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9 Responses to “Thank You for Subscribing”

  1. Sheila says:

    I just bought a 10×20 shed with one side having a 72″ doorway & a2x3 window on each side of door (utility w/8′ walls). Trying to layout for a small woodworking / storage building. Mostly using for small / medium projects as a hobby. Money is tight, so my have to do in stages. I have the following tools: table saw, tabletop router/tabletop bandsaw, mitersaw,air compressor & various hand tools. Plan to buy scroll saw. Would like a lathe, dust collection system,drill press, jointer, Sanders, mortised. Have some type heat & air. Looking for layouts of equipment & electrical. I’m a novice & would appreciate any help.

  2. Ed Kanet says:

    Not only did your post help me in my planning process but inspire me to plan ahead.

  3. Robert Schultz says:

    Thank you for the help in planning my shop layout. I’m sure I’ll be in touch later.

  4. PFred Clarke says:

    I need help with dust collection I am growing very frustrated with the whole thing but I so need dust collection. Help please….

    • Bobby says:

      Hello Fred,

      Drop me an email at and I can walk you through specific questions; meantime take a look at “Dust Collection Mastery” article (, and also at the bottom of the article there is a related article on what you need for a filter to keep the dust from being recycled into yoru shop’s air that I think will be helpful.

      There are “rules of thumb” that work quite well but are often mis-used; however if you start to understand the basics then you can create a dust collection system without getting overly technical. Though if you like to take things to the Nth degree, you can really have fun with it. I’m going so far as creating a static pressure calculation spreadsheet that uses engineering fluid dynamic formulas and fitting losses from SMACNA (Sheet Metal and Air Conditioning Contractors’ National Association) and ACGIH (American Conference of Governmental Industrial Hygienists) and optimizing my ductwork diameters and velocities. Based on experience, I can point you in the right direction.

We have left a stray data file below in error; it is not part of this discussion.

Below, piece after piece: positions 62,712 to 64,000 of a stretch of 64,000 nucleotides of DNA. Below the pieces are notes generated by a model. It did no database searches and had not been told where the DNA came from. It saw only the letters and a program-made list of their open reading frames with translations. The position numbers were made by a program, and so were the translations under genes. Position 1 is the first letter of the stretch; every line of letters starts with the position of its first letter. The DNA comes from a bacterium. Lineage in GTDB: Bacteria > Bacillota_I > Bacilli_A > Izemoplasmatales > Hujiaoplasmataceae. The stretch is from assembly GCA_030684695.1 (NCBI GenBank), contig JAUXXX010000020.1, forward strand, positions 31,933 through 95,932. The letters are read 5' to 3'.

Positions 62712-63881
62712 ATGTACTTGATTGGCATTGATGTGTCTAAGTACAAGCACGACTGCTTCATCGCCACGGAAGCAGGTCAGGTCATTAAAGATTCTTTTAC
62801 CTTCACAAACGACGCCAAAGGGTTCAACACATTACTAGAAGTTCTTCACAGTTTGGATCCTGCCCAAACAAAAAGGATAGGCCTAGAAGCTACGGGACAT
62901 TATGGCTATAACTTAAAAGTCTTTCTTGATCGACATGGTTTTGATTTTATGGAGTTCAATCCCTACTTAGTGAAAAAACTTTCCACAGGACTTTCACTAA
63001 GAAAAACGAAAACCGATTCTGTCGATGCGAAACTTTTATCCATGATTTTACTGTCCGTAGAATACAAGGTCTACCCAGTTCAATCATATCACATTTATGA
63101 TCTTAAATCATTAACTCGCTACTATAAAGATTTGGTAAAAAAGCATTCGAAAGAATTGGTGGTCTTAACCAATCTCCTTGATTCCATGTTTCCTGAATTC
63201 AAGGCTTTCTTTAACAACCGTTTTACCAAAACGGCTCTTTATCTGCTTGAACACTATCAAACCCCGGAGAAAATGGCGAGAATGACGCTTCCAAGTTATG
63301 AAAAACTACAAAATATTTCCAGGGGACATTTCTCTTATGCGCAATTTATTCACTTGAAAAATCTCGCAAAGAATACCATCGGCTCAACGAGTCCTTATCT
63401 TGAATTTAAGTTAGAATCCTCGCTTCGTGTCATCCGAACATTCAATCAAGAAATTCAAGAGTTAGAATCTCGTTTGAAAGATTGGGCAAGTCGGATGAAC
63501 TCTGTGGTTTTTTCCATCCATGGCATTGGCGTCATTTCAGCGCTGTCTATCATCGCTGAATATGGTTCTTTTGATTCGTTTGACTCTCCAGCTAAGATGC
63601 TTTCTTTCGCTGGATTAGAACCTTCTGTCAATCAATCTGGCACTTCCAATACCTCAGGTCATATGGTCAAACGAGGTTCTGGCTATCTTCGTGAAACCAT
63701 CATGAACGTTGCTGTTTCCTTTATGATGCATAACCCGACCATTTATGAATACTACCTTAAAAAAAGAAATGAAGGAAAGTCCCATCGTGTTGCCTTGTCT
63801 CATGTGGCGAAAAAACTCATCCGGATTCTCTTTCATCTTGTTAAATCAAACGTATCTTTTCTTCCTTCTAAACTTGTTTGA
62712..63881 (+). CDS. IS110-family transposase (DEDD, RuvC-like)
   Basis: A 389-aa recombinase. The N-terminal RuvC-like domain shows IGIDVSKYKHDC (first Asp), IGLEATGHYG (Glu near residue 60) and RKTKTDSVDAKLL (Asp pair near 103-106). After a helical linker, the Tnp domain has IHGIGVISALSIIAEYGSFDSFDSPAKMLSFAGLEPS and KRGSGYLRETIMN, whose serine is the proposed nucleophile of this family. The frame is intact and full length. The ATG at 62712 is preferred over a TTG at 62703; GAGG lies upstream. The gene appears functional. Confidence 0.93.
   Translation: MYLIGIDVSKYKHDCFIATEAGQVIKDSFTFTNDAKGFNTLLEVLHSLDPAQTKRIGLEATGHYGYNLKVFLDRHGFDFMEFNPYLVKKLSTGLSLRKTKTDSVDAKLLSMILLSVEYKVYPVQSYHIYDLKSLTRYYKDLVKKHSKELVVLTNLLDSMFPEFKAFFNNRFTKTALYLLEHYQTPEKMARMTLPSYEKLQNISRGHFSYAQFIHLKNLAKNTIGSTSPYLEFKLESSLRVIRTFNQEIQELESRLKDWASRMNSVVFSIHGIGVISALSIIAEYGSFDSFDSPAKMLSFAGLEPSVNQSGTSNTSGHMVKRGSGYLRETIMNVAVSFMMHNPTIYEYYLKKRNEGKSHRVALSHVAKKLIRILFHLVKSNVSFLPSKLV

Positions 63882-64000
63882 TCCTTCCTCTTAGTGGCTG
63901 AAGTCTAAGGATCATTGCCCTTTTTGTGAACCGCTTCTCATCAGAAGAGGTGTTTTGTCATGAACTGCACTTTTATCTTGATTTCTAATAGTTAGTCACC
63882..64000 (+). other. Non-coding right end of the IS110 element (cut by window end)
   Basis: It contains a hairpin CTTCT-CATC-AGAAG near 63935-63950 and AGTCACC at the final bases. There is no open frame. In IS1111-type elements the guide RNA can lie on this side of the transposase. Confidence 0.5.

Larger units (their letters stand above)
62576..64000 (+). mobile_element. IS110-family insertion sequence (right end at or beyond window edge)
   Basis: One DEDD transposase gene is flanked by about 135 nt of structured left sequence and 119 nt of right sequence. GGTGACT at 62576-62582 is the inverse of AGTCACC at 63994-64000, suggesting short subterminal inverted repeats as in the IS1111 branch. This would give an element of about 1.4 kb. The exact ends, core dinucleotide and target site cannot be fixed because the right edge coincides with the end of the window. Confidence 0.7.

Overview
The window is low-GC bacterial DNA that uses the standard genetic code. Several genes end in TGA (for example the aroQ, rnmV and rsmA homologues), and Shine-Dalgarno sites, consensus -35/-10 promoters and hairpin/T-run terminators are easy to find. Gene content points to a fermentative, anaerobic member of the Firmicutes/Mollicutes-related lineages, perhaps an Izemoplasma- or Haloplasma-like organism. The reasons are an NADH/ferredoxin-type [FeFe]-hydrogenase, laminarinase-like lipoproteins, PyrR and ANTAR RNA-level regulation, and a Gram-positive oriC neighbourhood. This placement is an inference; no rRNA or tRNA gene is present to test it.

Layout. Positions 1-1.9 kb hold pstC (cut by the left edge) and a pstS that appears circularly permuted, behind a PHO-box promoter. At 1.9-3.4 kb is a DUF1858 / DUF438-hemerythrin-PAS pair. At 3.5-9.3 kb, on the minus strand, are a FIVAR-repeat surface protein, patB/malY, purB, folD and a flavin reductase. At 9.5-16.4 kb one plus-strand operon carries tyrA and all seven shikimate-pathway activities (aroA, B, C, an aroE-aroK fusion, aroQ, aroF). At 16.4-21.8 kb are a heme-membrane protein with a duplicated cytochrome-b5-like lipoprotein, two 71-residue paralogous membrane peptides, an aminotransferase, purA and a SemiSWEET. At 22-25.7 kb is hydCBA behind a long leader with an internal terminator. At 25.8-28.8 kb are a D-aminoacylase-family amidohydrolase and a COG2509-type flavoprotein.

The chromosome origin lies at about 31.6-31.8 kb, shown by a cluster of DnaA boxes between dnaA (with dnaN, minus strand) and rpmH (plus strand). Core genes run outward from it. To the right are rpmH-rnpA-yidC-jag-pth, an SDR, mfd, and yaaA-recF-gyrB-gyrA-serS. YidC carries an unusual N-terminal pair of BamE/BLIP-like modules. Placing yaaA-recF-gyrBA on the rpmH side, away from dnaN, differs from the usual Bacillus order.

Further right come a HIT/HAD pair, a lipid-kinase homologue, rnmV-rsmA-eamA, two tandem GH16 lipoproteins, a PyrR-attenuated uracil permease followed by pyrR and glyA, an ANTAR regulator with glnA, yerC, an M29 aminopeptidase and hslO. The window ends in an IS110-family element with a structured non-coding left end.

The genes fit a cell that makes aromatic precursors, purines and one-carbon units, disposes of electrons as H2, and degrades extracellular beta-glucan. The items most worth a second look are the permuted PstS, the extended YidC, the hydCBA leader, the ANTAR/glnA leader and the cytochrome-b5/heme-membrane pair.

I used to make cuts and then run out of the my 1-car garage shop and wait for the dust to settle a bit before continuing. Finally I broke down and bought my first dust collector, some sheet metal duct fittings from Home Depot, and then set up a simple network of duct to my table saw and router table. Now I have a fully ducted shop with an optimized extra-large filter bag that was custom-designed and fabricated. I no longer see fine dust accumulating on surfaces, and I’ve measured my airflow with an anemometer and I’m getting good numbers. I still have things on my list to improve the system, but for now it works great.

      What kind of shop do you have? Do you plan to stay there for awhile? I usually recommend a “stationary” system where you don’t have to connect and unconnect dust hoses and wheel the collector around. I much prefer having one (or maybe two) stationary dust collectors and use blastgates I can open and close. I also have a keychain remote to turn it on. Basically, I turn on the collector, slide open the blastgate, and make my cuts. When I’m done with that machine I close the gate.

      Anyway, let me know what specific questions you have (sizing, etc.) and I’ll be glad to help! Maybe I can take your questions and incorporate them in an article to help others too.


  5. Dan Bull says:

    going from a 18×25 to a 40×40 shop

  6. Bobby says:


    My second shop was in a 1-car garage space. I relied on mobile bases with casters to make room for large workpieces, and kept lumber storage at a minimum. Anything that wasn’t woodshop-related was stored out of the 1-car garage space. Wall cabinets work well in this type of space too. I don’t like them in a 3-car garage sized shop because you have to walk too far to get at things, but that’s not an issue in a 20 ft. by 10 ft. space.

    I thought I was going to buy a house with a 2-car garage so I did a layout with
    a 20 ft. by 20 ft. floorplan. In the Resources & Glossary section,
    you can find a sketch. I added the descriptions when I started this blog.

    For more tips on a 1-car garage space, you can read the article “Shop Space Where You Are – Part I”, located at

    Are you in the process of redesigning your shop?


  7. Sandy says:

    Looking for layout plans for 1/2 of a two car garage. I don’t have a table saw but rather a Shopsmith with table extensions.

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